Kathleen Cullen, a neuroscience professor at The John Hopkins University who was not involved in the research, said the findings are exciting, “Overall, I think that the authors’ unexpected discovery that hunting dogs will often perform a ‘compass run’ before returning home is exciting — these results will certainly motivate further exploration of how exactly the mammalian brain encodes magnetic cues and then uses this information to achieve accurate navigation.”

Cullen added, “It is also interesting “that these results build on previous findings showing that other animals, such as migratory birds, also sense the Earth’s magnetic field to navigate back to their homes.”

When asked what motivated this study, Benediktová said that “the connection between navigation, homing and magnetoreception could be very close.” In addition, “its role in the orientation of dogs has not been studied as thoroughly as in migratory birds, turtles or subterranean mole rats.”

The researchers also tried to rule out other explanations besides the compass run for how the dogs found their way back to their owners. GPS data from scouting dogs showed no significant performance difference between dogs of different sexes, and dogs navigated back equally well in both familiar and unfamiliar terrain. They also determined that the position of the sun had little influence on the dog’s navigation ability, because most days were overcast. Dogs probably weren’t using distant landmarks to navigate because researchers saw no significant difference in homing abilities of tall and short dogs even though short dogs would be less able to see through the dense foliage. And the team ruled out the possibility of dogs using scent to navigate home because only 10% of the runs had winds blowing in the direction from owner to dog and scouting runs were nearly 100 feet (30 meters) from outbound runs.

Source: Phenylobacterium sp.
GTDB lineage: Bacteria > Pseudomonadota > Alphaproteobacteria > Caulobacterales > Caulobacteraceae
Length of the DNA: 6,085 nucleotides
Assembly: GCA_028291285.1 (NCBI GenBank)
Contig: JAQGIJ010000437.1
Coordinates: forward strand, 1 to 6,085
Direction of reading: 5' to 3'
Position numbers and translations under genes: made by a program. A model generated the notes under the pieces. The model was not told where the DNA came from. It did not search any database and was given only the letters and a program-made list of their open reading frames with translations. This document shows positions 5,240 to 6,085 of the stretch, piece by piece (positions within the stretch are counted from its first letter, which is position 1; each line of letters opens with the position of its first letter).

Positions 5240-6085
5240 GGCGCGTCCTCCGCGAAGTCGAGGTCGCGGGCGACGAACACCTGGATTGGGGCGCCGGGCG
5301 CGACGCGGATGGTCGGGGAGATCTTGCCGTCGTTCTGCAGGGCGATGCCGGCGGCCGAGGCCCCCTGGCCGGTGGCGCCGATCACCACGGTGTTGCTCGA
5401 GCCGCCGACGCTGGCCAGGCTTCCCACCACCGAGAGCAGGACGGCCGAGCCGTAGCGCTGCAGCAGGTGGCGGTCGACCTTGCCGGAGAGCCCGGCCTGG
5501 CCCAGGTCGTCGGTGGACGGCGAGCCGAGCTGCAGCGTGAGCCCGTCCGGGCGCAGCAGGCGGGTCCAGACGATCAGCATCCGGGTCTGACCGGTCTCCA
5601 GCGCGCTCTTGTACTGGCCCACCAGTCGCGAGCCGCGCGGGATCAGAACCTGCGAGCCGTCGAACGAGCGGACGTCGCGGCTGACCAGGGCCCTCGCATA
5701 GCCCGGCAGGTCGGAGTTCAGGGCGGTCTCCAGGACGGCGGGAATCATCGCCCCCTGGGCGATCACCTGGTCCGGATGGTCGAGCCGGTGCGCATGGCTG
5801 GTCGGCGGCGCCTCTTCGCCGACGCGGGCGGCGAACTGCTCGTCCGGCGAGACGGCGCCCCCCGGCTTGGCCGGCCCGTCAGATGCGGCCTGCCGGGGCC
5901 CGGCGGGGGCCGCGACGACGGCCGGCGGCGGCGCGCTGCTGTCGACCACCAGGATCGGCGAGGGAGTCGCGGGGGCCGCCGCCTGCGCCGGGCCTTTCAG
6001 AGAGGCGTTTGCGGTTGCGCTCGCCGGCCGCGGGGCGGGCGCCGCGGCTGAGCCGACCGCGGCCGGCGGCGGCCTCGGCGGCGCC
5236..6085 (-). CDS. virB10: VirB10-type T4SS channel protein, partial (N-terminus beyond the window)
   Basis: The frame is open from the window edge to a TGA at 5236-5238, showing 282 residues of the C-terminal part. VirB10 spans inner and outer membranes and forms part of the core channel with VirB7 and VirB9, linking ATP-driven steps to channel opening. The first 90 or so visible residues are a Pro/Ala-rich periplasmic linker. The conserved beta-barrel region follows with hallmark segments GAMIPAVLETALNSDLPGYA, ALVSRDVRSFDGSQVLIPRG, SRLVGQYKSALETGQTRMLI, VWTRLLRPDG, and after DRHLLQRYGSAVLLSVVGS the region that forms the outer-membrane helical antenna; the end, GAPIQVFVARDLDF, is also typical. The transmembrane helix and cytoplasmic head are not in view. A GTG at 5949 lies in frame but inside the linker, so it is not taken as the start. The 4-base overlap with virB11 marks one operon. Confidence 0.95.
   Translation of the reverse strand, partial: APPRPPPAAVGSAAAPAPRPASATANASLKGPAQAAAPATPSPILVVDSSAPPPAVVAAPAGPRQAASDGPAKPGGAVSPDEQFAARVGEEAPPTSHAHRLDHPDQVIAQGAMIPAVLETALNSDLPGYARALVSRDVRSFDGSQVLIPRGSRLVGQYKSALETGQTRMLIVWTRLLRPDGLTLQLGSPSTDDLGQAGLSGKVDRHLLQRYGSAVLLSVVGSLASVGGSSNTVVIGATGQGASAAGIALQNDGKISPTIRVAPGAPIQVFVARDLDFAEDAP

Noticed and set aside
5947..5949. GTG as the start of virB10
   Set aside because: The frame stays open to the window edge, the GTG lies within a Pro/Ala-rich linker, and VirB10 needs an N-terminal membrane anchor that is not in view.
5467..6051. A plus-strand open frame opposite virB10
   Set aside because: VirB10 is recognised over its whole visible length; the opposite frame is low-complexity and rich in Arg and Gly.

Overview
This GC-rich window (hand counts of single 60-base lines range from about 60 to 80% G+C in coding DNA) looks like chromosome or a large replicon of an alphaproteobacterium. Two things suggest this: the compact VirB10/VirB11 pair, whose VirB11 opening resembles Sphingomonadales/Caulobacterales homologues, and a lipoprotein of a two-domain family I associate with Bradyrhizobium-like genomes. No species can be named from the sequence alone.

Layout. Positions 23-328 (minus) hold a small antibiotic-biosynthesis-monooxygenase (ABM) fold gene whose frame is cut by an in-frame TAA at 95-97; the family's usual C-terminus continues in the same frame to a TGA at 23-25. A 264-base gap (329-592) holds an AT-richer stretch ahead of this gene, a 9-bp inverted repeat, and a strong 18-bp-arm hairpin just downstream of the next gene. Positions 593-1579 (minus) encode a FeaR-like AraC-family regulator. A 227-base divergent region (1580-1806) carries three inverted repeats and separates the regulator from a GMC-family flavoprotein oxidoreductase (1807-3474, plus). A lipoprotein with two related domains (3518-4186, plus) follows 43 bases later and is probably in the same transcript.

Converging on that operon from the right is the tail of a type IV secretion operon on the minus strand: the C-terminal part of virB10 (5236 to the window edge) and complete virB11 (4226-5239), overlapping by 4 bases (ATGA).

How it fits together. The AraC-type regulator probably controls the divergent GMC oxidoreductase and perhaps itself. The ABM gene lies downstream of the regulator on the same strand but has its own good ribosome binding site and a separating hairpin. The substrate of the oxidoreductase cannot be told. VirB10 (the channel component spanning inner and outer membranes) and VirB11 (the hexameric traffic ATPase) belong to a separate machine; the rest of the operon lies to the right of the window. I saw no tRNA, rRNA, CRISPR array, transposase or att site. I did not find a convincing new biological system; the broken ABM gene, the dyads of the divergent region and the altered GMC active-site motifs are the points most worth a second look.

In WWI, dogs delivered messages while under fire and they helped locate wounded soldiers and carried first aid kits to be used in the field. The amazing abilities have long been a source of amazement and curiosity. For every generation, there is a heartwarming movie like “Lassie Come Home,” about a dog who can travel long distances. This current Czech study may provide a clue to dogs’ phenomenal abilities.

“The magnetic field,” the researchers wrote in their paper, “may provide dogs with a ‘universal’ reference frame, which is essential for long-distance navigation, and arguably, the most important component that is ‘missing’ from our current understanding of mammalian special behavior and cognition.”

Cullen cautioned that the study needs to be replicated to make a stronger case for the conclusions, but if it is verified, the findings “suggest that a neural strategy in which magnetoreception contributes to the brain’s ‘internal GPS’ is likely to be more common than previously thought.”

Originally published on Live Science.


Of Gyrocompasses, Electronic Warfare, and Pole Shifts



June 9, 2020 By Joseph P. Farrell

Now here’s one that has my high octane speculation and suspicion meter in the red zone. It was spotted and shared by E.K., and it raises all sorts of questions, for it seems that ships at sea have been sailing in circles, and no one, apparently, knows why. Here’s the story:

A maritime mystery: What has been causing ships to sail in circles?

As the article notes, ships sailing in circles – often unbeknownst to their crews (we’ll get back to that) – has been a growing phenomenon, particularly in Chinese waters, and as the article avers, one immediate suspicion is electronic warfare and the deliberate interference and manipulation of GPS data:

Ships appearing to sail in circles have become an increasingly common and mysterious phenomenon near a number of ports on the coast of China, especially near oil terminals and government facilities – but nothing had been seen where the Willowy was.

Researchers monitoring these bizarre circles near the Chinese coast believe they are probably the result of systematic GPS manipulation designed to undermine a tracking system which all commercial ships are required to use under international law.